Figure 2: Pipelining enables tape drives/libraries to maintain throughput levels as transmission distances increase.
In order for CRC checking to be effective in a networked storage environment, the storage router must calculate the CRC as the data block is being received from the sending device and append the CRC to the data block for transfer across the network. The receiving storage router then calculates a CRC on its own and compares it to the CRC in the data block. If they match, data integrity is assured. If they don't match, an error is flagged, the data block is discarded, and a retransmission of the original block takes place from the sending device.
Figure 3: Some storage routers perform two levels of cyclical redundancy checks (CRCs) on the same data block to make error detection and recovery more efficient.
Some storage routers perform two levels of CRC checks on the same data block to make error detection and recovery more efficient. The first level is the CRC appended to the data block when it's received from the sending device. The second-level CRC is calculated by the storage router prior to the data block being placed on a WAN link.
Figure 4: A Fibre Channel frame is approximately 2,000 bytes, while an IP packet is only about 1,500 bytes. Without payload matching, each Fibre Channel frame would require two IP packets.
This CRC is called a "network CRC," which is added to the data block and then verified at the other end of the WAN link. If a CRC mismatch occurs here, the data block is discarded and retransmitted by the sending storage router. This is more efficient because the sending device doesn't need to be involved in network error recovery. The CRC process creates an extremely high level of data integrity assurance, as noted below.
Given the level of error detection coverage established by a 32-bit CRC, in addition to the low level of BER (biterror rate) of typical fiber and WAN media, the probability of an undetected data error nears 1 in 10-40. In other words, it would take about 317 sextillion years before an undetected error would be encountered (see Figure 3).
Solving bandwidth utilization issue
Bandwidth represents a significant portion of the total cost of ownership of any storage-over-WAN solution. For example, recent pricing for two OC-3 circuits from Minneapolis to Chicago cost about $33,000 per month—or almost $400,000 per year. Optimizing available bandwidth is a fundamental responsibility of the storage router.
Several technologies are available today and, when working together, make this objective possible.
The first is "pipelining," as previously described. Since it is pre-acknowledging data transfer commands, it increases the number of data blocks flowing across a link at any point in time.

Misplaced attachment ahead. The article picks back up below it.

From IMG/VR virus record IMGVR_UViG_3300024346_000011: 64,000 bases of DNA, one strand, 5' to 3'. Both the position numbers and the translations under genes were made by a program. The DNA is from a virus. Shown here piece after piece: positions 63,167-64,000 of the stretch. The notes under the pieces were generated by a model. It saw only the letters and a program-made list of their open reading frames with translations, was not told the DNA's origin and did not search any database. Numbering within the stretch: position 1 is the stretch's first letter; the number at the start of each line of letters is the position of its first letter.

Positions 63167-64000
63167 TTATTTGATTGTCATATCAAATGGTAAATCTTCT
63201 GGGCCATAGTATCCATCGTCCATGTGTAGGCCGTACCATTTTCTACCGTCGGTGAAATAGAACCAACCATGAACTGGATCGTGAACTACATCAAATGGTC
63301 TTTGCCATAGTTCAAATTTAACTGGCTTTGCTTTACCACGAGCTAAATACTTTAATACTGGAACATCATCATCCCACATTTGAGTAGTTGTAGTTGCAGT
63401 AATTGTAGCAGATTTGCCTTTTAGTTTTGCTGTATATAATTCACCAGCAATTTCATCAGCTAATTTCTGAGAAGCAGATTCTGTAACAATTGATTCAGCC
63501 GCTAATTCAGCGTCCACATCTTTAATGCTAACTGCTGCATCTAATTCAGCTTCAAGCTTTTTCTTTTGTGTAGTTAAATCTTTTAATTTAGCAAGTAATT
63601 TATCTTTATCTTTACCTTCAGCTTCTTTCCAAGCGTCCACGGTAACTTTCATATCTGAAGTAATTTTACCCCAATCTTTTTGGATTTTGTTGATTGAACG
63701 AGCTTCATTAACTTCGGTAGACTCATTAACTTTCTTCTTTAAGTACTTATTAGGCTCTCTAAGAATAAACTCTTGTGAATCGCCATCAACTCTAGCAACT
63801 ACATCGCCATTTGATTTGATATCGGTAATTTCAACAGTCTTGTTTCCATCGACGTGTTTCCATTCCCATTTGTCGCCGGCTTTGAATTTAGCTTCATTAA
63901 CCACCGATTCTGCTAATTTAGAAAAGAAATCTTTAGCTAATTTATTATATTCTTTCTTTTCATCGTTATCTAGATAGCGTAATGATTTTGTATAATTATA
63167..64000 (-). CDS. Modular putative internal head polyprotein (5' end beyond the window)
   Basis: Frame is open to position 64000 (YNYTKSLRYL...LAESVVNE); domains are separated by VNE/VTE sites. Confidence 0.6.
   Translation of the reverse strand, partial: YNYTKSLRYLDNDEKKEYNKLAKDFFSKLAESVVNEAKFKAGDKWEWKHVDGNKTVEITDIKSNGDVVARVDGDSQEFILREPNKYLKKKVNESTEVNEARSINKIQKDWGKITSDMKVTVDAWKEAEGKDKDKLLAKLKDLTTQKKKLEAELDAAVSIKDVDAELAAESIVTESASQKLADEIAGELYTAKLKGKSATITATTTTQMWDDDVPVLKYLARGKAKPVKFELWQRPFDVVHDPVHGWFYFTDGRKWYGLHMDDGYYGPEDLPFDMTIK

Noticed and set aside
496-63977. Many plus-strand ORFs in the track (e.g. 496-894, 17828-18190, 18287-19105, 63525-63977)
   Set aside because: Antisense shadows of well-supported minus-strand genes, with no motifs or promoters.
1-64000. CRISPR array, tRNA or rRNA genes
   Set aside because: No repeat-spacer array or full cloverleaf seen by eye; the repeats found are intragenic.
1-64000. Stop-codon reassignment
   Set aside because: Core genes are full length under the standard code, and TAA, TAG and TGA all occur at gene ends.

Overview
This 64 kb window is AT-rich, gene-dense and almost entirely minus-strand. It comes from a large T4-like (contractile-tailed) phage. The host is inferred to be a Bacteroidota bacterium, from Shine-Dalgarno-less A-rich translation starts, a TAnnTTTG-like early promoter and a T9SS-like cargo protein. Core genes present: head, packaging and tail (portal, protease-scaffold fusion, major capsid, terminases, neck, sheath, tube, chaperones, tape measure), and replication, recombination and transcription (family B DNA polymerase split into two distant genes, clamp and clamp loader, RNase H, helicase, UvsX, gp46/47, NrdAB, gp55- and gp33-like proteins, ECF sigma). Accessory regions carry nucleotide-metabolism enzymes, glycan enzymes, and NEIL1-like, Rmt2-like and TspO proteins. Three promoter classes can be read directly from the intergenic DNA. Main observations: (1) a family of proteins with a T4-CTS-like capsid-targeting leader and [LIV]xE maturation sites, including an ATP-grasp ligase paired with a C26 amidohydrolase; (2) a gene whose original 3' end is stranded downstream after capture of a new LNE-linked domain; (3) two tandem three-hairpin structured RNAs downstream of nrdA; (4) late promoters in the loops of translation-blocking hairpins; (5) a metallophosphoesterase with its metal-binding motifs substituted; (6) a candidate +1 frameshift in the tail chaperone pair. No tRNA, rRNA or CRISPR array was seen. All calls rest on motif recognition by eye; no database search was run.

The second technology is "payload matching." Payload refers to the size of the data packet supported by a given type of link protocol. Often, there is a difference between the size of the data block received from the device and the size of the link packet.
Applications use a variety of block sizes, as do different link protocols. Payload matching divides up or concatenates data blocks to fill each link packet that is sent across the network.
A good example of why this is important is when you are sending Fibre Channel frames over an IP network. A Fibre Channel frame is approximately 2,000 bytes long, while an IP packet is only about 1,500 bytes long. Without payload matching, each Fibre Channel frame would require two IP packets. This means that every other IP packet would carry only 33% of its payload capacity. In this scenario, the maximum link utilization would only be 67%, even with pipelining (see Figure 4).
Another technology having an effect on bandwidth utilization is "load leveling," which is advantageous when more than one WAN link is available for the data transfer. Load leveling evenly spreads the link packets across all available links.
This has the effect of creating a single, but larger data pipe. Some technologies fill up the first link before using any additional links. Other technologies require separation of the links by application type. Load leveling uses all of the links, no matter what the application.
Bandwidth utilization is based on the number of data blocks traversing a link (or links) in a given period of time. The larger the number of concurrent data transfers sharing the links, the better the bandwidth utilization.
Bandwidth utilization can be further improved through the use of compression technology on the storage router. One type of compression technology looks for like data patterns, strips out redundant patterns, sets a value representing how many were stripped out (compressed), and then combines this shortened data block with others to fill a link packet, putting the combined blocks on the link(s).
This increases the number of data blocks traversing the network in a given period of time, increasing actual link utilization beyond its signaling speed. For example, a 3:1 compression ratio yields actual data throughput of three times the signaling speed of the link(s).
Compression results are very data pattern-dependent. A data pattern of all "ones or zeros" will yield the highest compression ratios, while data already compressed by the server will yield the lowest compression ratios. Be wary of vendor claims of high compression ratios. These could be lab results using compression-friendly data patterns. In reality, you should expect at least a 2:1 compression ratio on uncompressed data.
In the next article, we'll discuss various enabling technologies that have been developed to address the issues associated with deploying storage over a WAN.
Gary Johnson is vice president of solutions at CNT (www.cnt.com) in Minneapolis, MN.